Gene sequences of fatty acid desaturase (FAD) from S. cerevisiae (Accession number NP_011460), epoxide hydrolase (EH) from Caenorhabditis elegance (Accession number ABV45408), and epoxygenase (EPOX) from Stokasia laevis (Accession Number AAR23815) were codon-optimised for expression in E. coli and were chemically synthesised from GenScript® USA. The synthesised genes were having BamHI and HindIII sites at 5′ and 3′ ends respectively. The synthesised genes were confirmed by sequencing using ABI 3130 automated sequencer (Applied Biosystems, Inc. Carlsbad, CA, USA). These genes were cloned into pET 28a (+) vector after double digestion of the vector by BamHI and HindIII. The cloning was confirmed by restriction digestion with BamHI and HindIII.
Optimisation of expression
The optimisation of expression of all the three genes using isopropyl β-d-1-thiogalactopyranoside (IPTG, final concentration of 100 µM) was carried out by varying incubation temperature and by changing the expression host. Four different hosts viz. E. coli BL21(DE3), BL21(DE3)-pLysS (Novagen, USA), BL21(DE3)CodonPlus-RIL and BL21(DE3)-Gold (Stratagene, USA) were used for expression. Shake flask cultures (250 mL) at 250 rpm were used for this study wherein Luria both was supplemented with kanamycin (50 µg/mL). After reaching an OD600nm of 0.4, 250 µL IPTG (100 mM) was added and the cultures were incubated at 30, 37, 42 or 16 °C for obtaining the maximum expression of the proteins. The cultures were grown till the OD600nm of 2.0 was attained. The cultures after induction were centrifuged at 6000g for 10 min and the pellets were suspended in phosphate buffer (pH 7.4). It was mixed with equal volume of 2X Laemmli buffer and run on 12% SDS PAGE to check the induction of the enzymes .
In vitro synthesis of 9,10-dihydroxyhexadecanoic acid
Sample preparation for GC–MS
After the reaction was over, the products formed were extracted with hexane and ethyl acetate in series, and both the hexane and ethyl acetate fractions were pooled and concentrated to 1 mL volume using rotary vacuum evaporator. It was combined with 3 mL of BF3-Methanol in a 10 mL test tube and was heated at 60 °C for 10 min after capping. The contents were cooled and transferred to a separating funnel with 30 mL of hexane and ethyl acetate separately. It was washed two times with a saturated NaCl solution. Aqueous (bottom) layer was discarded after each wash. Hexane/ethyl acetate extracts were dried over anhydrous sodium sulphite and transferred to a clean, dry container. Hexane and ethyl acetate extracts were concentrated using vacuum concentrator to a final volume of 3 mL. Since the expected profile constitutes epoxides, a second round of methylation was carried out after acid hydrolysis of epoxy bonds. For this a modified protocol of Cahoon et al.  was adopted. Fatty acid methyl esters (500 µL) obtained after BF3-Methanol treatment (as described above) were mixed with 1 mL of 2.5% (v/v) sulfuric acid in methanol and heated at 70 °C for 20 min. After cooling, 1 mL of water was added, and fatty acid methyl esters were extracted with 2 mL of hexane. Hexane fraction was concentrated to 300 µL using vacuum concentrator. To this 3 mL of BF3-Methanol was added and heated at 60 °C for 10 min. The methylated product, which contains vicinal dimethyl derivatives was extracted using hexane as described in the first round of methylation.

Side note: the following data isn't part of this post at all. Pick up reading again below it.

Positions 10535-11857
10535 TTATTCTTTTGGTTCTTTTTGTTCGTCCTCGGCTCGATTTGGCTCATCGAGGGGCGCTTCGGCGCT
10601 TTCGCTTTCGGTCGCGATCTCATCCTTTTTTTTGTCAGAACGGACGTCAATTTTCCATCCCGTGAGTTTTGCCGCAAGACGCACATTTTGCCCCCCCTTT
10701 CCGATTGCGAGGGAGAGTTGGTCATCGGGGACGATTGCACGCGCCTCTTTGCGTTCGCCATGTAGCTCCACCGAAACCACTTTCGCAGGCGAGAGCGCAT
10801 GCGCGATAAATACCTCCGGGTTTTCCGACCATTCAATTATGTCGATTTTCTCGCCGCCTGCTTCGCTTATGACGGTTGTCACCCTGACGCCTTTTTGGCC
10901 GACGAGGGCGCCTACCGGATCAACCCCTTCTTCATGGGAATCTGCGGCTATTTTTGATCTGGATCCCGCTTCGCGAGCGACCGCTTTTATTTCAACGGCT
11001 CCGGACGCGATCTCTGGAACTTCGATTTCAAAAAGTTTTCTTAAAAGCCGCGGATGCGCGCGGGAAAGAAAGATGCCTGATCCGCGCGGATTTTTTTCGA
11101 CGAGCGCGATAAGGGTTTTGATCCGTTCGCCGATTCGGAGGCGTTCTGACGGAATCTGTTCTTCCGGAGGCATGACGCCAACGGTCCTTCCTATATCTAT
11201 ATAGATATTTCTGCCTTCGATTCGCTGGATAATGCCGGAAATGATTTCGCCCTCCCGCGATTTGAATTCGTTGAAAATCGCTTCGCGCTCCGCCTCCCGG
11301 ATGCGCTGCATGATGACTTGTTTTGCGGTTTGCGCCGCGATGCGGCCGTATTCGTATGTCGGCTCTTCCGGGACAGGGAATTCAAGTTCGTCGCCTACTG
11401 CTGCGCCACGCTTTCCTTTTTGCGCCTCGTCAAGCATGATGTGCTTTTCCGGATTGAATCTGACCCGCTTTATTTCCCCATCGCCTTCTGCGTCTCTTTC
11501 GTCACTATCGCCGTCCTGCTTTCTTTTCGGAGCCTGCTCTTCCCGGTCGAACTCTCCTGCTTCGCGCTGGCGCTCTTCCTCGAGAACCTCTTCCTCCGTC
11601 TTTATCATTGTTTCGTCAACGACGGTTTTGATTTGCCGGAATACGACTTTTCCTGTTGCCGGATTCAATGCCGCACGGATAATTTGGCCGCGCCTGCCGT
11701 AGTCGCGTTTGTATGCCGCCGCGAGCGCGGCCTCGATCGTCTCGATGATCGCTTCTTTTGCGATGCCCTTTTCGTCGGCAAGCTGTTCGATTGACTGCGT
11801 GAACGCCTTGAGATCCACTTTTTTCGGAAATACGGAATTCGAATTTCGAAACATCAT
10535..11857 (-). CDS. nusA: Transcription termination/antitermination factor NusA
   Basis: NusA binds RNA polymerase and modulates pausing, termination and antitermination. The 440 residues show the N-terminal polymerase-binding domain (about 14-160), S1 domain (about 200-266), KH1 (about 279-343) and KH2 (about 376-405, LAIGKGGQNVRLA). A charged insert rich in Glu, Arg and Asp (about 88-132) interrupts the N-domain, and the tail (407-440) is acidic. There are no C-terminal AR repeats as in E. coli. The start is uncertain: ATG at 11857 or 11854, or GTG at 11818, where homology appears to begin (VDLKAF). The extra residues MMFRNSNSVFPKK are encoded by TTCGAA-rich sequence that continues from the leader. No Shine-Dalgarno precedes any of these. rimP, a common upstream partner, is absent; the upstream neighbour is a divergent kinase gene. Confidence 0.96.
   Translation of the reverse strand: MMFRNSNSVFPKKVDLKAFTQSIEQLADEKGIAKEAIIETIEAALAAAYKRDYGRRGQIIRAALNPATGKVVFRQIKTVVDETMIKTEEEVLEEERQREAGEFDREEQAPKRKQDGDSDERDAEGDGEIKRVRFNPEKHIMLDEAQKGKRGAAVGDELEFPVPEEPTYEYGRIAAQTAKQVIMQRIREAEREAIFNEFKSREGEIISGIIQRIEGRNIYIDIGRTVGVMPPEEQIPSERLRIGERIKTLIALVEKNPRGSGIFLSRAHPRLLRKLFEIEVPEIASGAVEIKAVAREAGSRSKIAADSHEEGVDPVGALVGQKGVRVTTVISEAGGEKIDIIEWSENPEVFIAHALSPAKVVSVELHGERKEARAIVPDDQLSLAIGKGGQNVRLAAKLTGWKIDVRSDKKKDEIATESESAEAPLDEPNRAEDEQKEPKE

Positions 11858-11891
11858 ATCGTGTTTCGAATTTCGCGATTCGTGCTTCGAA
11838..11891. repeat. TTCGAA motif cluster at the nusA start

Hexane and ethyl acetate extracts were mixed in equal proportion before subjecting to GC–MS. Fatty acid methyl esters (FAME) of the lac insect were estimated using Shimadzu GCMS-QP2010 Plus as per the following conditions. Column: RTX-5MS, 30 m; Column Oven Temp.: 140 °C; Injection Temp.: 260 °C; Injection Mode: Splitless; Carrier gas: Helium; Oven Programme: 140 °C hold for 5 min; 4 °C/min 240 °C hold for 5 min; Diluent: n-Hexane; Scan range: 40-650 m/z. GC–MS analysis of the methyl ester/trimethylsilyl derivative of 9,10-dihydroxyhexadecanoic acid (LGC standards, GmBH Cat. No. LA 14-1601-5-4) was carried out using a capillary column of 5% phenylmethylsiloxane (12 m, 0.33 µm film thickness, carrier gas: helium; The temperature was raised from 120 to 300 °C at a rate of 10 °C/min).
Gene synthesis and cloning
The codon optimised sequences of the three genes were cloned in pET 28(+) vector at BamHI–HindIII restriction site. The cloning was confirmed by restriction digestion with BamHI and HindIII. The insert release of ~1.5, ~1.2 and ~1.1 kb sizes were observed when recombinant plasmids containing genes encoding for FAD, EH and EPOX, respectively, were run on 1% agarose gel after restriction digestion (Additional file 1: Figure S2). Using these three enzymes a hypothetical pathway for producing 9,10-dihydroxyhexadecanoic acid was envisaged. Before these recombinant clones were used for the biosynthesis of 9,10-dihydroxyhexadecanoic acid, it was essential to optimise the protein expression protocol.